The east Primary taught by Miss Mansfield was so large that it was found necesary to employ an assistant— And Miss Graves has divided her labours between that and the Grammar school kept in the same house. This school very backward the last year.—and not fully instructed until an assistant was employed—is now progressing very well. The deservedly popular characters of Mr. Tweed & Mr. Magoun as Teachers, has secured for them in neighboring towns a higher reward for their services than your appropriation (however liberal) would allow your Com to give. We notice with satisfaction that Mr. Foster and Mr. Baxter, their successors in office are treading hard upon their footsteps—And as a consequence of the late examination of their schools. Your Com are filled with high hopes in regard to the future prosperity of these schools, under their well directed and perservering labours.— Last, not least we come to speak of the High School—long and successfuly taught by Mr Forbes ranking probably with the first Academies in the Com Wealth. The pride & hope of its friends, where are developed not the powers and faculties of the mind only but the better feelings of the heart. A community governed by [p. 147] virtuous principles & kindly feelings—where profane vulgar & obscene language is discarded, and selfishness—pride—anger—wrath—malice—hatred—revenge, and all the baser passions are by law shut out, and forbearance—meekness—patience—brotherly kindness & love are the acknowledged principles of action.

A little Republic prescribing its own rules—enacting its own laws—judging its own causes—and punishing its own offenders,—The Teacher, a mere executive officer to enforce the decisions of the majority against the lawless & disobedient of this self-governed & happy community. Such, should be the high school—to such a condition it is rapidly approaching—and to Teacher & pupils we award our unqualified praise.


Whole No.Aver. Attend.Absences.
West Primary School24211 out of 8
South Primary School66581 out of 8
East Primary103801 out of 5

193 Scholars averaged on 650$ the Amt paid the four primary Teachers is $3.37 Cts a year to each Schor or 6 1/2 Cents a week.

Whole No.Aver. Absences.
West Grammar78601 out of 5 1/3
East Grammar86701 out of 5 1/3
High School57481 out of 6 1/3

221 Scholars averaged on 1850$ the Amt pd the 3 Male teachers is $8.37 a year to each Scholar or .16 Cts 1 mill a week [p. 148]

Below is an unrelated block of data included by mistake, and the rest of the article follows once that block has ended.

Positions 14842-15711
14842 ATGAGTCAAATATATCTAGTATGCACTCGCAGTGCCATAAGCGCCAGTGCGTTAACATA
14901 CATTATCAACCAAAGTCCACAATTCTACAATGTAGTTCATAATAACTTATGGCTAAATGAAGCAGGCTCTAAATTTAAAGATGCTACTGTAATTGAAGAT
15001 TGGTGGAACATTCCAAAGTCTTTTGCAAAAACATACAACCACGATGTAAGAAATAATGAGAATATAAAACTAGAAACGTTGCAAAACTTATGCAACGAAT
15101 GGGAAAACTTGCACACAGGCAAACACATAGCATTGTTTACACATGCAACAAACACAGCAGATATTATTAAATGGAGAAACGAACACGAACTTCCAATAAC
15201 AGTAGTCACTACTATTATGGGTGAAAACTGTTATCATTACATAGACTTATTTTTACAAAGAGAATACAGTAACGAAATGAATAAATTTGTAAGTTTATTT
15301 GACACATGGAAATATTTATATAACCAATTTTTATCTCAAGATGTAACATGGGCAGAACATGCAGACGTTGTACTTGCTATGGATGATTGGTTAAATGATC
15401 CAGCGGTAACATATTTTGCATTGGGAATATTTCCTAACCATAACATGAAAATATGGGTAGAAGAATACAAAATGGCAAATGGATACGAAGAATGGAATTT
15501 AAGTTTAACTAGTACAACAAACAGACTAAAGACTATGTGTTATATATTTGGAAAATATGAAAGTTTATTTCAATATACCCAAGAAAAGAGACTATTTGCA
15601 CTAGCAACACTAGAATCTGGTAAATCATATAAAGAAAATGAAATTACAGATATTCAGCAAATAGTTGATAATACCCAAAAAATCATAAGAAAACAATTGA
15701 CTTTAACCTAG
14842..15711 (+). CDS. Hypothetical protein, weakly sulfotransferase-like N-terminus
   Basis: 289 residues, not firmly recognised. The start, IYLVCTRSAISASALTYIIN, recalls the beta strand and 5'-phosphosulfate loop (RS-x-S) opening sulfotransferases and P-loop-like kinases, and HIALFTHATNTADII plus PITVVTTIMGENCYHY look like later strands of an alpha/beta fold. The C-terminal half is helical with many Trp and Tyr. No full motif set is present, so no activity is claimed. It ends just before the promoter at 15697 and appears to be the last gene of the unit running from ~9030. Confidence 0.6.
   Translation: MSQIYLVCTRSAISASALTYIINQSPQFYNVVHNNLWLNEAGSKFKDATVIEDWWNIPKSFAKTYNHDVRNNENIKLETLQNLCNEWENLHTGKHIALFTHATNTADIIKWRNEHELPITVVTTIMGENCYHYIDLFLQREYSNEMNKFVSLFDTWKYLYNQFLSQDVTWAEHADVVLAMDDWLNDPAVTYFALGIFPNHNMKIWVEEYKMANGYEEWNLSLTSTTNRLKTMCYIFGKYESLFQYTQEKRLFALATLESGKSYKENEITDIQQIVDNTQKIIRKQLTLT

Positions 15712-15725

414 The whole No under instruction, averaged on 2812$ The whole Amt paid for support of Schools is $6.79 Cts 2 mills a year to each or .13 Cts per week.

School houses

The Six school rooms now in use are in very good condition, well supplied with heat & light, and rendering the Scholars in them very comfortable. But the new house in the eastern district (in particular) is almost perfect—a model school house, well worthy the notice of Towns & Committees about to build:— And well worth the money that it Cost. The furnace placed in it, fully answers the expectation of your Com, heating sufficiently three rooms, two of of which are very large, and at the same time consumes very little coal, and being perfectly safe.


Your Com state for the information of the Town (and in order to avoid unhappy collissions between parents & Teachers,) That Your Com or their successors in office will meet in the Committee room on the first Tuesday evening of each month to hear and act on Complaints or requests of Parents Teachers or others relating to any subject connected with the public schools. But the practice of going to the school room (on any pretence) to quarrel with or scold the Teacher, is one which your Com exceedingly regret and which the town no doubt, will heartily disapprove. In the close, your Com recommend to continue the schools on the present plan the coming year, to do which an appropriation will be needed of at least the amount expended the last year as by your printed statement. To some persons the Amount asked for, say 28 or 2900 dollars may even seem extravagant, especially when our Town [p. 149] is 16 or 17000, dollars in debt and our annual expenditures verry large.

—Yet however loudly & justly retrenchment may be called for—and wherever it may begin—Your Com entreat that it may stop ere it reaches the public schools.—For who that has visited our schools: That regards the dearest interests of the rising generation:— That views the poor as possessing equal talents, and entitled to equal honours & benefits with the rich: Who that has weighed the advantages of educating together all classes of the community, Thus, elevating the vulgar, & the rude, to a proper selfrespect that will lead them to lay aside their rude habits, and vulgar expressions.

Thus too:—Subduing the family pride, and haughty spirit of the children of the rich, when they find powerful competitors (for the highest honours of the school) from the poorest & most obscure families in the town. Who: your Com. ask that entertain these views, will withhold the necesary funds to carry out the system: or, graduate the benefits of public instruction by dollars & Cents.

Respectfully submitted

By order of the School Committee

Galen James Chairman Medford March 4th. 1839.

1 The bracketed paragraph is crossed in the manuscript, the second thought evidently being to omit it.